process any further chunks within it, and report the parameters within this chunk, and report the unrecognized
unrecognized parameter in an 'Unrecognized Parameter Type' parameter in an 'Unrecognized Parameter', as described in
(in either an ERROR or in the INIT ACK). Section 3.2.2.
10 - Skip this parameter and continue processing. 10 - Skip this parameter and continue processing.
11 - Skip this parameter and continue processing but report the 11 - Skip this parameter and continue processing but report the
unrecognized parameter in an 'Unrecognized Parameter Type' unrecognized parameter in an 'Unrecognized Parameter', as
(in either an ERROR or in the INIT ACK). described in Section 3.2.2.
Please note that in all four cases an INIT-ACK or COOKIE-ECHO
chunk is sent. In the 00 or 01 case the processing of the
parameters after the unknown parameter is canceled, but no
processing already done is rolled back.
The actual SCTP parameters are defined in the specific SCTP chunk The actual SCTP parameters are defined in the specific SCTP chunk
sections. The rules for IETF-defined parameter extensions are sections. The rules for IETF-defined parameter extensions are
defined in Section 13.2. defined in Section 13.2. Note that a parameter type MUST be
unique across all chunks. For example, the parameter type '5' is
used to represent an IPv4 address (see Section 3.2.2). The value
'5' then is reserved across all chunks to represent an IPv4
address and MUST NOT be reused with a different meaning in any
other chunk.
3.2.2. Reporting of Unrecognized Parameters
If the receiver of an INIT chunk detects unrecognized parameters and
has to report them according to Section 3.2.1, it MUST put the
'Unrecognized Parameter' parameter(s) in the INIT-ACK chunk sent in
response to the INIT-chunk. Note that if the receiver of the INIT
chunk is NOT going to establish an association (e.g., due to lack of
resources), an 'Unrecognized Parameter' would NOT be included with
any ABORT being sent to the sender of the INIT.
If the receiver of an INIT-ACK chunk detects unrecognized parameters
and has to report them according to Section 3.2.1, it SHOULD bundle
the ERROR chunk containing the 'Unrecognized Parameters' error cause
with the COOKIE-ECHO chunk sent in response to the INIT-ACK chunk.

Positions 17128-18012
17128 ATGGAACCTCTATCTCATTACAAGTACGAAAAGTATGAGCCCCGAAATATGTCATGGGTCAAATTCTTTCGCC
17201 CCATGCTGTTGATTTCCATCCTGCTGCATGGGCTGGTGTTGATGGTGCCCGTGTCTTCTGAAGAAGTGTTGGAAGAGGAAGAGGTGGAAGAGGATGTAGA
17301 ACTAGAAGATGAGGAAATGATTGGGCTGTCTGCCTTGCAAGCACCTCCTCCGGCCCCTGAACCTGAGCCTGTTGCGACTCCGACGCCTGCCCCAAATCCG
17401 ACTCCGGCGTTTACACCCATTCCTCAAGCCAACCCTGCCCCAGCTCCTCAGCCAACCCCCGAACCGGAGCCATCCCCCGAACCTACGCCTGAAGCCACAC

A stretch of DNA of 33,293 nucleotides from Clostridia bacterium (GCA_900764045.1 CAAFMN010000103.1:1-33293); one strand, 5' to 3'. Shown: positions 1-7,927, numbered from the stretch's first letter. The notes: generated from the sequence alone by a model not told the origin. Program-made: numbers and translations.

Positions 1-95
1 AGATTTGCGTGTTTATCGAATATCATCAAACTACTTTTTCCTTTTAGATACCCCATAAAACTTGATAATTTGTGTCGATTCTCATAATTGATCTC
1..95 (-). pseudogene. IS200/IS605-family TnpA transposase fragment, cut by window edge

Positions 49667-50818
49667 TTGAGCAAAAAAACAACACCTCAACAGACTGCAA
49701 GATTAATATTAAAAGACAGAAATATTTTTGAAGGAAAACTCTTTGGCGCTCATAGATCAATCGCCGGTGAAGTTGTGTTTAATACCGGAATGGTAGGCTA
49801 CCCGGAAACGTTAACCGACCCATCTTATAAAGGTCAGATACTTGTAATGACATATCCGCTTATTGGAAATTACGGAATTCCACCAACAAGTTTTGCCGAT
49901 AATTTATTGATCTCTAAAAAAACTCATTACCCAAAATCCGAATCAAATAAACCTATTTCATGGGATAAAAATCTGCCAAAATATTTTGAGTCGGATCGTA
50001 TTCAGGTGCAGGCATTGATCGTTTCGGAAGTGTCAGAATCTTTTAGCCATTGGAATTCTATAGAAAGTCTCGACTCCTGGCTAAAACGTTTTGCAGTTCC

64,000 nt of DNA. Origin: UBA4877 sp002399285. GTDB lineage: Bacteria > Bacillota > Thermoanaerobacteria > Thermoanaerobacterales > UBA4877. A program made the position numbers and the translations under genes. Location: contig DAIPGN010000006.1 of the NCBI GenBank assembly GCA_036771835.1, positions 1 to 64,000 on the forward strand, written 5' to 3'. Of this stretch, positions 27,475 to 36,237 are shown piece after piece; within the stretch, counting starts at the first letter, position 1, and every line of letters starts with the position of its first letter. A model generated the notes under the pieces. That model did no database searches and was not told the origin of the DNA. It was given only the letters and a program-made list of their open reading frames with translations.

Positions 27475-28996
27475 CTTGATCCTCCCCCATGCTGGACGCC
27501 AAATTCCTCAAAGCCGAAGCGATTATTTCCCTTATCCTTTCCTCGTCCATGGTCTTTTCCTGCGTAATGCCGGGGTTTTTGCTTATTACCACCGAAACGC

If the receiver of the INIT-ACK cannot bundle the COOKIE-ECHO chunk
with the ERROR chunk, the ERROR chunk MAY be sent separately but not
before the COOKIE-ACK has been received.
Note: Any time a COOKIE-ECHO is sent in a packet, it MUST be the
first chunk.
3.3. SCTP Chunk Definitions 3.3. SCTP Chunk Definitions
This section defines the format of the different SCTP chunk types. This section defines the format of the different SCTP chunk types.
3.3.1. Payload Data (DATA) (0) 3.3.1. Payload Data (DATA) (0)
The following format MUST be used for the DATA chunk: The following format MUST be used for the DATA chunk:
0 1 2 3 0 1 2 3
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When a user message is fragmented by SCTP for transport, the same When a user message is fragmented by SCTP for transport, the same
stream sequence number MUST be carried in each of the fragments of stream sequence number MUST be carried in each of the fragments of
the message. the message.
Payload Protocol Identifier: 32 bits (unsigned integer) Payload Protocol Identifier: 32 bits (unsigned integer)
This value represents an application (or upper layer) specified This value represents an application (or upper layer) specified
protocol identifier. This value is passed to SCTP by its upper protocol identifier. This value is passed to SCTP by its upper
layer and sent to its peer. This identifier is not used by SCTP layer and sent to its peer. This identifier is not used by SCTP
but can be used by certain network entities as well as the peer but can be used by certain network entities, as well as by the